“Gaming – where the fun stops”

As Deutsche Telekom sees it, digital participation also means social participation. As a company that is driving and shaping digitalization, we regard it as our mission to encourage democratic rules on the web. This includes areas where hate, marginalization, and manipulation aren’t necessarily expected – if misanthropic remarks made openly during gaming increasingly push the boundaries of what can be said, for instance. In our #TAKEPART – No hate speech campaign, we are therefore working with our partners to combat hate in gaming, too.

Magenta Moon
Magenta Moon

#TAKEPART stories – interactive workshops on gaming

Scroller – the media magazine for children

Giving hate no chance

More and more people are speaking out against the toxic minority that is harming the gaming culture. Here are a number of initiatives that aim to ensure fair play:

1“Good Gaming – Well Played Democracy“

For a number of years now, the Amadeu Antonio Foundation has been taking a stand against right-wing media strategies. “Good Gaming – Well Played Democracy” is a joint project with the Modellprojekte e.V. research group that is analyzing how alt-right activists are attempting to fuel misanthropic sentiment on gaming platforms. The project is developing campaigns in collaboration with users.

2“Keinen Pixel den Faschisten!“

The “Keinen Pixel den Faschisten” (not a single pixel for fascists) initiative is fighting right-wing groups that use computer games as a communication platform. Websites, media professionals, research collectives, and developer studios involved in gaming are all taking part.

3“Hier spielt Vielfalt”

In late 2019, Germany’s games sector launched the “Hier spielt Vielfalt” (diversity at play) initiative. It campaigns for a sector free of prejudice and discrimination that treats everyone with polite respect – regardless of their (ethnic) background, ideology, or lifestyle. Numerous companies, institutions, and gamers have signed the initiative’s joint declaration, including Deutsche Telekom.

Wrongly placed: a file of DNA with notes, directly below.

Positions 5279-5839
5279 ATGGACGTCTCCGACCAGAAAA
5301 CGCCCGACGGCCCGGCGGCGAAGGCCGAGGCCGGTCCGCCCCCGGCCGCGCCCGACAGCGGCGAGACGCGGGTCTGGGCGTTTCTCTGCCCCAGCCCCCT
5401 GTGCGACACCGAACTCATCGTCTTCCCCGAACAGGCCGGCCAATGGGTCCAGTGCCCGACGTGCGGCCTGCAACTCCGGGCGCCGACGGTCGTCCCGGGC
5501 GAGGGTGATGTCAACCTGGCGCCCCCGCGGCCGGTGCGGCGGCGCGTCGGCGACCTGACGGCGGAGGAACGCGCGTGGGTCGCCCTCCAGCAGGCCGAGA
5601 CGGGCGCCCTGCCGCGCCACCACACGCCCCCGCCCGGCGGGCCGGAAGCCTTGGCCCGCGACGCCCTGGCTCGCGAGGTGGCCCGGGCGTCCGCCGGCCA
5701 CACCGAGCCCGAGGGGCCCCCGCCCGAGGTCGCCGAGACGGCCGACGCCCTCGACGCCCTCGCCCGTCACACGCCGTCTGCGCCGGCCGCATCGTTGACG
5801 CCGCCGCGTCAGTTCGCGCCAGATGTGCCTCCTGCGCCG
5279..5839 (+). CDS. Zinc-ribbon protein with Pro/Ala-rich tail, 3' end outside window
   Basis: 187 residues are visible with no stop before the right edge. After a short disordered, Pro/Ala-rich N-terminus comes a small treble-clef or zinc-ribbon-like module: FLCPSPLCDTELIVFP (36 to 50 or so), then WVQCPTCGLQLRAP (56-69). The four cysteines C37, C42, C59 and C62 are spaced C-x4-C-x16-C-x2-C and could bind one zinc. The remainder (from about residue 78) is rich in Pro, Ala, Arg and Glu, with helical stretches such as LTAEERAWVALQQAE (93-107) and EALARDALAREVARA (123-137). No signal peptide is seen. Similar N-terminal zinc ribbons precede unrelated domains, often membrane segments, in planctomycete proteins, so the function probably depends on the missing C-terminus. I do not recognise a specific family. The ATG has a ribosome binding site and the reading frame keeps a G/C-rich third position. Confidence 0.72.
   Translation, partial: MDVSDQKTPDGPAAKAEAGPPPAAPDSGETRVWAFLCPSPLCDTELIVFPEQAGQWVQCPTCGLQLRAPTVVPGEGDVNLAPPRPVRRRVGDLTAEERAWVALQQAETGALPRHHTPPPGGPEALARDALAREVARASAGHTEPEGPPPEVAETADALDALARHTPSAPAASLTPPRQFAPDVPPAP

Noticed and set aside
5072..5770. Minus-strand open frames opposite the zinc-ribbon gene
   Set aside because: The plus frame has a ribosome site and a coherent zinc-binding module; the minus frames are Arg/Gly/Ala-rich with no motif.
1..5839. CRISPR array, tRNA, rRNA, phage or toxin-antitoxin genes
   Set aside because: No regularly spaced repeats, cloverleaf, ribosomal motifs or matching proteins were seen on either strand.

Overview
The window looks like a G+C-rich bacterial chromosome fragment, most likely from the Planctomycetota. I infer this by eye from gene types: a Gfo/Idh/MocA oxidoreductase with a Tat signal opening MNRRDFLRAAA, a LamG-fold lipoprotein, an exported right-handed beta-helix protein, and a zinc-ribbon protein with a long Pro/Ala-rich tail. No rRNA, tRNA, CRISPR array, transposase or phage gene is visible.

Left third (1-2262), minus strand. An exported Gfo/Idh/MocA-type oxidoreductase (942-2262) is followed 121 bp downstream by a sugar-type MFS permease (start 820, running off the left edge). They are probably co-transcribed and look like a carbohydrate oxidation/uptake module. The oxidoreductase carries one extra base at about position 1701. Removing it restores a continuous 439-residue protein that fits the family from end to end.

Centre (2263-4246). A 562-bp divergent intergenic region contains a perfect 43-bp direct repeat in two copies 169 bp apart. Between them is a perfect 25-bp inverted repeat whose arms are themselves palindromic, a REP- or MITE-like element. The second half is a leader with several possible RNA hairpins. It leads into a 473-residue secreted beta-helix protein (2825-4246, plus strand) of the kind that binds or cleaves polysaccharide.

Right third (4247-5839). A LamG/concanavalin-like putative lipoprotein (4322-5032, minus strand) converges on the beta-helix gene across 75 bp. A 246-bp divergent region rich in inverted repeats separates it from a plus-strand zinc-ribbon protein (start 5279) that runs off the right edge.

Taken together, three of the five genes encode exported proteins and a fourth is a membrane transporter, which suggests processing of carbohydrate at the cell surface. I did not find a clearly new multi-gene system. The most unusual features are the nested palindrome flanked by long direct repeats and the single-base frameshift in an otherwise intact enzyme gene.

Deutsche Telekom’s gaming portfolio

Supporting e-sport and using top gamers as role models

Toxicity in GamesToxicity in Games
“Deutsche Telekom is taking a stand against online hate comments – including in the gaming sector. A great deal of communication takes place on gaming platforms. Unfortunately, they are also deliberately misused to spread hate and for rabble-rousing. This contributes to the divisions in our society, and we need to do something about it! We look at where the fun stops.” Barbara Costanzo, Deutsche Telekom

For a strong community

What can players themselves do if they are confronted with abuse or hate messages while gaming? Here are a few tips for dealing with hate speech in online games:

1Hit the mute button and report the incident

Haters repeatedly cause upset with their provocation and abuse. You don’t have to accept this – mute your chat and silence them. On a large number of platforms, you can also report hate comments.

2Stand up for others

If you become aware of someone being abused during a chat, be brave and get involved. If you support someone, you’ll see that others may feel confident enough to follow suit.

3Strike the right tone

You should, however, guard against becoming aggressive and abusive yourself. Try to remain level-headed and objective. Don’t get caught up in a heated exchange. Be succinct but clear.

4Anonymity – protect yourself and others

In addition to creating an identity for yourself in the gaming world, using a nickname also enables you to protect yourself. Make sure you never reveal too many personal details, such as your real name, your address, or your phone number.